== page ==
So here you have a woman who is maybe in her mid-30s, been married several years, has had a few children; she may be beautiful, but doesn’t look like an 18-year-old. Thus she thinks: “How can I compete?” She often feels rejected and unattractive.

We recommend that when a wife discovers pornography use, she correct her husband by describing her betrayal pain to him.

We also encourage her to try to master her anger by entering into a forgiveness process that often is initially spiritual, by praying, “God forgive him” or “God take my anger.” Strong correction should be given with an expectation of change and fidelity to the marriage and children.

The response to such correction varies. Some men are grateful that the darkness in their lives has been exposed, while others respond: “There’s nothing wrong with it; it’s not a problem; everyone’s doing it.”

If the later response persists in spite of proof of pornography use, wives should insist on the couple discussing this problem with a third party such as a trusted relative or friend, a priest or a counselor. Most married men with pornography conflicts we work with are in our offices because their wives demanded treatment.

ZENIT: Pornography is often portrayed as acceptable in our culture. Some people might argue that using pornography in a marriage is OK, even helpful. What would you say about this?

Kleponis: Look at the extensive harmful effects of pornography upon the person who uses it, upon marriages, young adults and children.

We encourage husbands to respond to their vocational calling to be the strong leaders and protectors of their wives and children.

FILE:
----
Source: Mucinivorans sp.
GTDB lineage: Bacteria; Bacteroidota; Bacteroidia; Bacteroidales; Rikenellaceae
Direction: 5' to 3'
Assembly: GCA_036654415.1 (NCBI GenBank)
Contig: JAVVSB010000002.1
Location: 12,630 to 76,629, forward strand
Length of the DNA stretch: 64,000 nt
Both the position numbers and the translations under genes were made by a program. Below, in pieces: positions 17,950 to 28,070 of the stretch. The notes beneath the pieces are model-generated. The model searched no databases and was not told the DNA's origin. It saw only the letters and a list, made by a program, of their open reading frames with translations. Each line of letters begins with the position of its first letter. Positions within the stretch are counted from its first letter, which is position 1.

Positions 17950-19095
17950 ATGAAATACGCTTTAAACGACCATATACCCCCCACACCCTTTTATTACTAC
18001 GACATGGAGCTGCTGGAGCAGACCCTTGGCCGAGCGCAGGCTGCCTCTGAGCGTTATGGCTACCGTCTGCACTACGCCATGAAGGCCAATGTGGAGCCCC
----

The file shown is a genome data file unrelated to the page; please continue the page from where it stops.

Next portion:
The most common cause of pornography use is selfishness, which turns a man in upon himself, thereby damaging his calling as a man to be a protector and a mature giver, another Christ to his wife and children.

In pornography the man is entering a fantasy world devoid of a true loving and intimate relationship, which is really about using another person for his own personal pleasure. It damages his ability to see the beauty and goodness of his wife and of marital love, sexuality and chastity.

A man who engages in pornography regresses into a childlike state in which he is driven to seek pleasure. He loses his sense of healthy masculinity and fulfillment as a husband and as a father.

Pornography weakens men in every way and harms their ability to lead.

As men we are called to be leaders, providers and protectors, of our families, parishes and society. We cannot do that if we’re enslaved by pornography.

We also encourage men to understand God’s plan for a healthy sexuality as outlined in Church teaching.

We often cite the wisdom of the catechism: “It offends against chastity because it perverts the conjugal act, the intimate giving of spouses to each other. It immerses all who are involved in the illusion of a fantasy world. It is a grave offense” (CCC, 2354).

We challenge the cultural view that there is no harm coming from using others as sexual objects, and explain that this view is rooted in profound selfishness and a lack of respect for others.

The husband needs to understand that the issue is not his alone, but it is a marital and family issue and needs to be addressed with his wife.

It is vitally important in this “pornified” culture that priests communicate the fullness of the Church’s teaching on sexual morality and criticize strongly the cultural view that no harm comes from using others as sexual objects.

The profound wisdom of John Paul II in “Love and Responsibility” and the “Theology of the Body” can strengthen and purify men and the entire culture in this struggle.

And of course, what does pornography do? It also promotes contraception, because it makes sex nothing more than a recreational activity. It takes away the relational and procreative aspects of it, so nothing good can come out of it.

[With the contribution of Richard Fitzgibbons]